A comparison of retrokeratoprosthetic membrane and conjunctival inflammatory responses to silicone oil
© Gilbert et al.; licensee Springer 2014
Received: 15 April 2014
Accepted: 20 May 2014
Published: 26 June 2014
Silicone oil continues to be an important aid in retinal detachment surgery. We report a case in which disparate responses to silicone oil were noted in the conjunctiva and intraocularly. Intraocularly, the oil permeated a fibrous membrane that formed behind a keratoprosthesis, the first example of this phenomenon. We detail the histological response to the oil at this site as well as a distinctly different reaction present to oil in the conjunctiva of the same eye. The divergence of histological responses provides a demonstration of the eye's apparent retained capacity to protect against intraocular inflammation, despite multiple previous surgeries.
KeywordsRetrokeratoprosthetic membrane Granulomatous reaction Silicone oil Conjunctiva
Silicone oil continues to be an important aid in the performance of retinal detachment surgery. As complications of its use, we report a 52-year-old man with ocular mucous membrane pemphigoid (MMP) who developed disparate responses to silicone oil in the conjunctiva and intraocularly. The oil permeated a fibrous membrane that formed behind a keratoprosthesis, the first example of this phenomenon.
Histopathologic findings similar to those described for the conjunctival sample above have been noted in prior reports of reactions to silicone oil []. Although the movement of silicone oil into many other intraocular structures has also been reported, a histiocytic retinal or uveal response has been either absent or severely dampened [], even in eyes enucleated after a decade with oil, except in cases with massive fibrovascular responses []. There is no earlier published case detailing silicone impregnation of a fibrous retroprosthetic membrane. Such membranes have been shown to arise from corneoscleral stromal downgrowth [], but the potential effect of silicone oil in accelerating or worsening the development of a retroprosthetic membrane must be considered. Some reports have documented the alleged ability of silicone oil to promote the formation of preretinal membranes [,]. There is at least one study describing the increased concentrations of fibrogenic growth factors in the setting of intraocular silicone oil [].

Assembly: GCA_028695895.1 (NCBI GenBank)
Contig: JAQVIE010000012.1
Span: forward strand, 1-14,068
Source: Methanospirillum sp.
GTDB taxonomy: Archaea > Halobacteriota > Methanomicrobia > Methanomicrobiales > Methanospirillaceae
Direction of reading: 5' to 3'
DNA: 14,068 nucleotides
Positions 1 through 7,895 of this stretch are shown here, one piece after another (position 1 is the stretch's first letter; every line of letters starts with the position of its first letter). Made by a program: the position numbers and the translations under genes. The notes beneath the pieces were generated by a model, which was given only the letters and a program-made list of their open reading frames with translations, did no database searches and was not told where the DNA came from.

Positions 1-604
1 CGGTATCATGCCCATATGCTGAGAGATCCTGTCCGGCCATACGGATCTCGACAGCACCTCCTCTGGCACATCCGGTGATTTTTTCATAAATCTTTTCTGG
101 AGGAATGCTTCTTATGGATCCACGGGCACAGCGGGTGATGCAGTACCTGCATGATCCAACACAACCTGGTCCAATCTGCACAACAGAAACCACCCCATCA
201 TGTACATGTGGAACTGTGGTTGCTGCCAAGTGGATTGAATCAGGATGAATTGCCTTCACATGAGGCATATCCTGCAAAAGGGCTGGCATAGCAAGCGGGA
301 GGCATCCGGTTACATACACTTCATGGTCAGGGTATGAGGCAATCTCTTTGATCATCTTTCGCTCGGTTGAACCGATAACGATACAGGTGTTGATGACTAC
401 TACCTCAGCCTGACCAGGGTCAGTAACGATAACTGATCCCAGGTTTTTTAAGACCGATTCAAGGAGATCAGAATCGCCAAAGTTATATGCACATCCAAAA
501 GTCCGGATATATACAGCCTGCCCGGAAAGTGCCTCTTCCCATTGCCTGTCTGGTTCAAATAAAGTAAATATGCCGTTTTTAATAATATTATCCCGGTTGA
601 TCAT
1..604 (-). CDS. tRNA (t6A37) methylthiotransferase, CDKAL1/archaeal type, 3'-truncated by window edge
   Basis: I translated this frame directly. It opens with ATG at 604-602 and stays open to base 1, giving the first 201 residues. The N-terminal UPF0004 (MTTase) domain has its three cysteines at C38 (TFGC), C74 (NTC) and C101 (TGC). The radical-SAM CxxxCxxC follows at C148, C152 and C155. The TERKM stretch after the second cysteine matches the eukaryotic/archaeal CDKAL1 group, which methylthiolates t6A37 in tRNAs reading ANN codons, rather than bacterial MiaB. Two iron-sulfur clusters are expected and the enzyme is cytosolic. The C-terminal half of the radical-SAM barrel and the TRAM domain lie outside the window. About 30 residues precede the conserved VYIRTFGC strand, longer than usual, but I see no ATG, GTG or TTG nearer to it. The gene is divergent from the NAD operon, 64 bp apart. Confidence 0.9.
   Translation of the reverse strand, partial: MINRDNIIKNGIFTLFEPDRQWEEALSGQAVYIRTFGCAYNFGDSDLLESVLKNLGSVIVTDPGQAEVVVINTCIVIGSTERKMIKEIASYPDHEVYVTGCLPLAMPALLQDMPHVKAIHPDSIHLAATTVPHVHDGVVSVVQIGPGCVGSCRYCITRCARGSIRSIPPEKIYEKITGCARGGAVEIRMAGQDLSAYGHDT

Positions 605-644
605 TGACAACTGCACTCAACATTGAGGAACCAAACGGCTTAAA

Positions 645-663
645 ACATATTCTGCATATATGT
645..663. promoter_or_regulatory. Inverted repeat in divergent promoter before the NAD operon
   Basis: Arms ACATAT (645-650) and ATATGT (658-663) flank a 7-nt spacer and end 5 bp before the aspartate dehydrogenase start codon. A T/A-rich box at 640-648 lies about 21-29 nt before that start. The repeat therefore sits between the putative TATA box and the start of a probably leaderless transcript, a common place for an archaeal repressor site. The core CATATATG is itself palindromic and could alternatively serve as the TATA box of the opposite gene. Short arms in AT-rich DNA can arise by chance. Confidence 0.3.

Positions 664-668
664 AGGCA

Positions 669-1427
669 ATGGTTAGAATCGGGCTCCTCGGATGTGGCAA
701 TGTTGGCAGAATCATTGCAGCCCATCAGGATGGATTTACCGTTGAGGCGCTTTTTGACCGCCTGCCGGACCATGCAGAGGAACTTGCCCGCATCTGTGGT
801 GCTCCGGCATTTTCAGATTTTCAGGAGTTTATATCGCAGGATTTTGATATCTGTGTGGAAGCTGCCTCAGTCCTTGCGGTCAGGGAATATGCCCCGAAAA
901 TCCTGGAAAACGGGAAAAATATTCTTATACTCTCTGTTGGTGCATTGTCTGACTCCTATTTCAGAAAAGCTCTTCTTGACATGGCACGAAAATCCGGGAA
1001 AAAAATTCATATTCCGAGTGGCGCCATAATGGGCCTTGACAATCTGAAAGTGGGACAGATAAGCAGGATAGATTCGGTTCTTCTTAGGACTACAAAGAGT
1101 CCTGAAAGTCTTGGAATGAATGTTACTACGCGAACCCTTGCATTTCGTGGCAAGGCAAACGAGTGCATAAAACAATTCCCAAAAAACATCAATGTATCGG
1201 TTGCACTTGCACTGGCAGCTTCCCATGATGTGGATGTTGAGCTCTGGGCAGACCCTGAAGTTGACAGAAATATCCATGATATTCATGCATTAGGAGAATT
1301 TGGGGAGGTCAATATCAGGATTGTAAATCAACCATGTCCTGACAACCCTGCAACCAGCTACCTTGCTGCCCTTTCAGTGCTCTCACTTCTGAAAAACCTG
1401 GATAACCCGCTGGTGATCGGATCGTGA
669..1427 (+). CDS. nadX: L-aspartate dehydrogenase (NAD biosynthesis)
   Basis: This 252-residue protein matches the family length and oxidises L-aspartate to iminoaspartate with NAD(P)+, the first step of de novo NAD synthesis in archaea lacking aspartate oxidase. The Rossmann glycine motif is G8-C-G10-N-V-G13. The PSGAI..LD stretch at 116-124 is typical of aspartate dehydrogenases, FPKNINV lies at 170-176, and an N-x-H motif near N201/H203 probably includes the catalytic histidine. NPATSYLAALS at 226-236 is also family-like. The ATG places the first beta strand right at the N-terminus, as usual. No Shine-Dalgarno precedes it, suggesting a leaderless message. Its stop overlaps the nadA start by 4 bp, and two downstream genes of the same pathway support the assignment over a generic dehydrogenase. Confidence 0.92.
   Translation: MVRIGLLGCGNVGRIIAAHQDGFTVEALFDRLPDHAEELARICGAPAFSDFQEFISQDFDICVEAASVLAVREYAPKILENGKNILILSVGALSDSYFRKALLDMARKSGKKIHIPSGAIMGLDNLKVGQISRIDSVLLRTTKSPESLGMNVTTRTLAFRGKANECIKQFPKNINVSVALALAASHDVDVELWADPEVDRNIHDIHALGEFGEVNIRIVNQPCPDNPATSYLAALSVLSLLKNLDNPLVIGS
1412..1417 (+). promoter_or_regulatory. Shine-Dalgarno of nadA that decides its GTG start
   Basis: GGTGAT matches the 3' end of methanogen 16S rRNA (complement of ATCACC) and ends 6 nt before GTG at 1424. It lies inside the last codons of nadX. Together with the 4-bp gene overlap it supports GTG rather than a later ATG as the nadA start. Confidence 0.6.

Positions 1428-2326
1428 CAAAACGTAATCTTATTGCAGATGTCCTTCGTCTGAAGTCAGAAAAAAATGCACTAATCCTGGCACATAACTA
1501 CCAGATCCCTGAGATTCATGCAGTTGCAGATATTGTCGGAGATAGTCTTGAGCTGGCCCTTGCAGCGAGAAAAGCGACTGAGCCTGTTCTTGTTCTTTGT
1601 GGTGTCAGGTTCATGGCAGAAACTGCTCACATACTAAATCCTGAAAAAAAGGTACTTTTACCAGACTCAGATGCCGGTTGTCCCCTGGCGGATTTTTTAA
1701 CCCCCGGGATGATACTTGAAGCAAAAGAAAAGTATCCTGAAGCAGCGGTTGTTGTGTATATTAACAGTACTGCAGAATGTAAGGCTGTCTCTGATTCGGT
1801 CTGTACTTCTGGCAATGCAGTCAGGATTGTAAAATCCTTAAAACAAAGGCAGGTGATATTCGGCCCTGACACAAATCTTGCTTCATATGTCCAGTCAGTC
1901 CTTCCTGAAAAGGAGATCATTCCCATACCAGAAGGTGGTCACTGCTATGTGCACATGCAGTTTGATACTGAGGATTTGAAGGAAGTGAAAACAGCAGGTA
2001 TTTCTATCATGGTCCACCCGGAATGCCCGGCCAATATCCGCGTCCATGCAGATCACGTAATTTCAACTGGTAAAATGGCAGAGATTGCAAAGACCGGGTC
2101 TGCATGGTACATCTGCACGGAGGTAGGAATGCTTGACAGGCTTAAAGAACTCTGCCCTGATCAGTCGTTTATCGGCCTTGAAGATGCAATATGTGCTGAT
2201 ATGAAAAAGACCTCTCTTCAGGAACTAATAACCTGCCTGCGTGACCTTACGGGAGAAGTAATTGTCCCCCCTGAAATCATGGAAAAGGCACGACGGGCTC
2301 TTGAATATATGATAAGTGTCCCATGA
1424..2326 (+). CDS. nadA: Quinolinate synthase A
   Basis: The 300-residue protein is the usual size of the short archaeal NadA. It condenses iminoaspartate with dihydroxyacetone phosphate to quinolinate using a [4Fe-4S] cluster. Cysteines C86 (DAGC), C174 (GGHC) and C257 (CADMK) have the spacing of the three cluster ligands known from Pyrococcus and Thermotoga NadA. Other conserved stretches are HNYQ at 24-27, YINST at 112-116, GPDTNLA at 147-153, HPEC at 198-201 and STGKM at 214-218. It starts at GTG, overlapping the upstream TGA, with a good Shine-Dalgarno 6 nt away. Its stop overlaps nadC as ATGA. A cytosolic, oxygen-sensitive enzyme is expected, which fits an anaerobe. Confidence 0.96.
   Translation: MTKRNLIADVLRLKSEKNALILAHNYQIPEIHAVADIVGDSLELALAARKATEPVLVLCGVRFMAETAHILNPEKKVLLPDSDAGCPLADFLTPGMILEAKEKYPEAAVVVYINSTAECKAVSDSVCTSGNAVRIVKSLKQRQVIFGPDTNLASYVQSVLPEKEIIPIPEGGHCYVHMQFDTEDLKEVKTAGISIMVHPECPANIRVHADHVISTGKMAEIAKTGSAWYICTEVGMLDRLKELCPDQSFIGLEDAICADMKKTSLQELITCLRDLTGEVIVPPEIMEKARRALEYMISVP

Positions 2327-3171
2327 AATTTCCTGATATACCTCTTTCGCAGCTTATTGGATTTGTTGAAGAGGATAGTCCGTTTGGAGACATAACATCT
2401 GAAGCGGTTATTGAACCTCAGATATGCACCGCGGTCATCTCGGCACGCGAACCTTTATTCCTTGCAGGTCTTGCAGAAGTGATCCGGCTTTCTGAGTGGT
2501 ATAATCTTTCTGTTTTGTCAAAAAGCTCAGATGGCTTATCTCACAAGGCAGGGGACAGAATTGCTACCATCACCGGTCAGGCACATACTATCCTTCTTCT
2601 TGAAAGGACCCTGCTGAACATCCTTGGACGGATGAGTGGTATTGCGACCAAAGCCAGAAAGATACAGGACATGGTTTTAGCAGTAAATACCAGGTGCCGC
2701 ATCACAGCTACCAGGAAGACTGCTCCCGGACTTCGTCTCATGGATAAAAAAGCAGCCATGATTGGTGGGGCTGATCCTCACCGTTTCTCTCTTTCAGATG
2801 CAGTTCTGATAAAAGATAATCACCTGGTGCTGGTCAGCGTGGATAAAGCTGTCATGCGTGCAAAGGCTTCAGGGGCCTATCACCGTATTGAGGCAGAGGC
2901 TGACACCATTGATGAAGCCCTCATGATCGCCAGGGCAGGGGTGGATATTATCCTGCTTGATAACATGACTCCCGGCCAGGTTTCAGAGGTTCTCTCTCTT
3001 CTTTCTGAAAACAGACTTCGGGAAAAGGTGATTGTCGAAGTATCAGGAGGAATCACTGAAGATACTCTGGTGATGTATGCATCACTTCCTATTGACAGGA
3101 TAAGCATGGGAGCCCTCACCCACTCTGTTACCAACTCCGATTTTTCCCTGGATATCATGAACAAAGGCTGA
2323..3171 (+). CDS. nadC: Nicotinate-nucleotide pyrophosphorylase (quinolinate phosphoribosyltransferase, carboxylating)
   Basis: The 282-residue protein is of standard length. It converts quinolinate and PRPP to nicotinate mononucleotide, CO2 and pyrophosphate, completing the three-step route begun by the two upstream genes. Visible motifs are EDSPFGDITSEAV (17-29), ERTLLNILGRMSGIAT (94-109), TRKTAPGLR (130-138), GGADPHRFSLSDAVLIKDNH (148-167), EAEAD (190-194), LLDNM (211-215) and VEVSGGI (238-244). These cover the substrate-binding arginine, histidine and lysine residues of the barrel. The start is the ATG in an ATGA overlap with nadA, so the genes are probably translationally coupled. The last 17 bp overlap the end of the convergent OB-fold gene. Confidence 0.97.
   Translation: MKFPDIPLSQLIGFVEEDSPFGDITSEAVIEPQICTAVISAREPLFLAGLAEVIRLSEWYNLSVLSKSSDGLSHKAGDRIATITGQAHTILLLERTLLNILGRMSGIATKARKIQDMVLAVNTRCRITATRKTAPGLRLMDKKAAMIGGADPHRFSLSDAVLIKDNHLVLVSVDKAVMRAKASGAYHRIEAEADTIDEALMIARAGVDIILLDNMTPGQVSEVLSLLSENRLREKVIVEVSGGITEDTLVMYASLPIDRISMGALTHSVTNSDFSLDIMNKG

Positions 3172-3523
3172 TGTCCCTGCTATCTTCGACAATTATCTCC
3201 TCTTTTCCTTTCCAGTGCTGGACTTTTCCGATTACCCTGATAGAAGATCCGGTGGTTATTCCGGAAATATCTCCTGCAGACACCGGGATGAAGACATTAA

One can speculate whether the increased intraocular pressure that the eye experienced may have played a role in forcing silicone oil droplets into the retroprosthetic membrane. The divergence of histological responses to the presence of silicone oil in the conjunctiva versus the retroprosthetic membrane provides a demonstration of the eye's apparent retained capacity to protect against intraocular inflammation, despite multiple previous surgeries.
AG is a resident in Ophthalmology. FJ is a former Chief of Ophthalmology and current Director of Ophthalmic Pathology. JC is the Associate Director of the Cornea and Refractive Surgery Service, Director of Boston Keratoprosthesis Clinical Programs, and Director of Education and Fellowship training for the Cornea Service. DE is the Associate Director of the Retina Service.
mucous membrane pemphigoid:
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